The above is a description of the "cocktail" I give myself to get on a plane.

Half-way there--a stop in Atlanta. I used to pass through the Atlanta airport about 6 times a year on my way back and forth to my dad's house. Now I'm eating Sushi on my way to England. There are black people here. A lot of 'em. We don't get much of that in the Pacific Northwest. True story. I have a nice chat with the bartender and manager. I'm the last customer of the night.

I was most impressed with the biodegradable packaging. This was a great lunch at the Tate.

And here's lunch at the Tate Modern. I remember thinking, "The only thing missing is Barbara." In fact, I wrote it on the sketch. If you are reading this, Hi Barbara.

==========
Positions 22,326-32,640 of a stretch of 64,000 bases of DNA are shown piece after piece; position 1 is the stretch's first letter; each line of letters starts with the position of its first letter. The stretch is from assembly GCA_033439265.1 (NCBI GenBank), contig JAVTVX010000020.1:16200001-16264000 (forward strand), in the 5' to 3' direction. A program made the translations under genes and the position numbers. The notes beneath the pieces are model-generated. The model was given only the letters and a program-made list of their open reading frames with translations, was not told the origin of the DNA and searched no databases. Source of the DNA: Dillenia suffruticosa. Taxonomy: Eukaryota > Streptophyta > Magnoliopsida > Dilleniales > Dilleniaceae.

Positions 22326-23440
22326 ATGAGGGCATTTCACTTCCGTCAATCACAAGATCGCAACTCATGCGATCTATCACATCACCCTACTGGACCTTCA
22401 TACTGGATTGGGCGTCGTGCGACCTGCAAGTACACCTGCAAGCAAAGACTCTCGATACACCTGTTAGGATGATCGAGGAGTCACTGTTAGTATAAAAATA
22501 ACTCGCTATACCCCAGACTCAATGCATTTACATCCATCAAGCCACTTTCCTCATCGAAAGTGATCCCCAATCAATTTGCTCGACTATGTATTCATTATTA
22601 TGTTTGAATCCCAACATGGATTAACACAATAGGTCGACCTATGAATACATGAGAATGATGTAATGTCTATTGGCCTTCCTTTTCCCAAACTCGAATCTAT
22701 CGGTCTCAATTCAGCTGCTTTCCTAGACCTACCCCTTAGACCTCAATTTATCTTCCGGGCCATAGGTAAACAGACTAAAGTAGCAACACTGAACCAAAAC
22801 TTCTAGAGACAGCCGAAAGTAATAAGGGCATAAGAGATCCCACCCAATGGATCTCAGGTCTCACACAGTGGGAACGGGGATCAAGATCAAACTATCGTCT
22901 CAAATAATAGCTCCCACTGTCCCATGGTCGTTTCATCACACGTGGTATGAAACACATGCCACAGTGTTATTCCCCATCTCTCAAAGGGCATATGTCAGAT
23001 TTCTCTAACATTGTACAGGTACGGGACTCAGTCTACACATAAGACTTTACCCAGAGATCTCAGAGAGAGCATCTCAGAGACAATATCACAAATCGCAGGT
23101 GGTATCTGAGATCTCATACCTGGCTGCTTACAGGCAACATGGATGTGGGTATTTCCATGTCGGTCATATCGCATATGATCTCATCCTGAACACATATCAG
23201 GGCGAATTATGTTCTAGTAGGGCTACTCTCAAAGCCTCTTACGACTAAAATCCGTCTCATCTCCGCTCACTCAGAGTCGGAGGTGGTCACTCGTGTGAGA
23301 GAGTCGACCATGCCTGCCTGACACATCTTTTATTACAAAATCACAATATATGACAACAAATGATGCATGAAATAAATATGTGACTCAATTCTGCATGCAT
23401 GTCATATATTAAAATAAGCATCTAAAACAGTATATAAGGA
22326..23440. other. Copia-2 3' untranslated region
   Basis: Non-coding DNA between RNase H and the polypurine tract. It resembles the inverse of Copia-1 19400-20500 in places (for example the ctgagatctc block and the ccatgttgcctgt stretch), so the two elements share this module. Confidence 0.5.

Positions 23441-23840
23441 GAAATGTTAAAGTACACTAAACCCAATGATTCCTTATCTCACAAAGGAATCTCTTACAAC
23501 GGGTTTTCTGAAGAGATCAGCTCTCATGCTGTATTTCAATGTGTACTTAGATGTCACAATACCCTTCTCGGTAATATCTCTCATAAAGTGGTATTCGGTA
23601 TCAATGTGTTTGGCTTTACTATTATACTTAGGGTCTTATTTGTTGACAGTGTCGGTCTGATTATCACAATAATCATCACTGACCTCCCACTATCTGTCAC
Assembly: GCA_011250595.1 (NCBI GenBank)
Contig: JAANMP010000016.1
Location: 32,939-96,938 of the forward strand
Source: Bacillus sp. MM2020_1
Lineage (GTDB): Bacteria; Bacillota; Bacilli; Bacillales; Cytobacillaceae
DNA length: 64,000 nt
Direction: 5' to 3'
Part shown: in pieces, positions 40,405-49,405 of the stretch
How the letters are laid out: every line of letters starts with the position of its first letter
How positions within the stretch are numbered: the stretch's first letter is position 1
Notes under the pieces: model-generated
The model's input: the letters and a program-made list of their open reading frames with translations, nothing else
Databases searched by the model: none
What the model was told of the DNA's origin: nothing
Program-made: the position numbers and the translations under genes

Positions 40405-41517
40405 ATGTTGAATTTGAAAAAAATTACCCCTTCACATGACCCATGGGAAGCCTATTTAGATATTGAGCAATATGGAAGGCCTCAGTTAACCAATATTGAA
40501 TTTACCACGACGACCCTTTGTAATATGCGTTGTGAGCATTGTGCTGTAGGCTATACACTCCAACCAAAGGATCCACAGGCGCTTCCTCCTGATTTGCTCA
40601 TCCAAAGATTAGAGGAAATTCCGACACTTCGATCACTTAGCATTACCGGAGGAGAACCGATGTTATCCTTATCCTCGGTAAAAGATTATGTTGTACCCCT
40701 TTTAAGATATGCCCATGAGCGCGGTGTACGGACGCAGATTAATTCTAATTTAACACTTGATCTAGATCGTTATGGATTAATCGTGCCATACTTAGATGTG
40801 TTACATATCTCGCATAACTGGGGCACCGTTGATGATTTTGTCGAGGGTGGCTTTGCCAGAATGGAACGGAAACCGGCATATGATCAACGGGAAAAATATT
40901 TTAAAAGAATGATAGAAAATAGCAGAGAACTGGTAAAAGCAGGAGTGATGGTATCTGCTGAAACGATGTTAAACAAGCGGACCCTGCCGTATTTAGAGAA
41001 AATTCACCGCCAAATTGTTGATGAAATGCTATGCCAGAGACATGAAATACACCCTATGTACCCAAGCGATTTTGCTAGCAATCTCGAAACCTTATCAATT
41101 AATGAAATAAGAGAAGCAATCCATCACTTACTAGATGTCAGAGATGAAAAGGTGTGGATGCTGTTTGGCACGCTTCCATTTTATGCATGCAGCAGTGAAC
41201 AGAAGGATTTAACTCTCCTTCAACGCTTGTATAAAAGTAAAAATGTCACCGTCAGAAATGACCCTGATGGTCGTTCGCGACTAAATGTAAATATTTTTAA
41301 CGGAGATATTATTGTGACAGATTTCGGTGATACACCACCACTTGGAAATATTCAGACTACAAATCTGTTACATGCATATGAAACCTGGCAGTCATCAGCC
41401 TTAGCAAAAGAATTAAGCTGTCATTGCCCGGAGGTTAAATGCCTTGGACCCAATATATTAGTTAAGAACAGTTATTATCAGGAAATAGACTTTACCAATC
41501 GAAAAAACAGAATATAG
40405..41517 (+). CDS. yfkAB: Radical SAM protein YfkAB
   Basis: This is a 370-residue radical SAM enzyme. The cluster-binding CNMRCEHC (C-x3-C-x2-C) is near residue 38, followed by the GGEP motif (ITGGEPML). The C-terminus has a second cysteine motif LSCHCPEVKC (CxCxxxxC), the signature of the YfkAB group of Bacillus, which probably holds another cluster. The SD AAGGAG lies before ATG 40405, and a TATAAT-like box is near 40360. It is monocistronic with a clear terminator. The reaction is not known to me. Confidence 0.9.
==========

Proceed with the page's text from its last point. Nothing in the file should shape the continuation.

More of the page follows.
Above: Jamaica Wine, the pub with all the cool people standing in the alley, is where I wanted to eat, but they weren't serving any food. So I ate at Weatherspoons, (below) with a right friendly barkeep. Unfortunately, the ambiance was more Las Vegas Casino than jolly old England. 

A perfect lunch in Oxford, under a college in a vaulted basement. I admit, at meals, I get a bit lonely when I travel. But only at meals. 

 This was the kind of place you really wanted a drinking buddy or art pal.

The texture of Oxford.

 The girl/woman is someone I saw near the Oxford bus stop/train station.  Crazy red hair. 

 Thanksgiving day in Reading with my two favorite expats, Heather and Rob. This was "pie and a pint." If anyone ever offers it to you, accept immediately.

 I'm happy, and I know it.

The beer of Thanksgiving 2009.

Saturday, December 17, 2011

Trip to Florida Part II

Don and Marty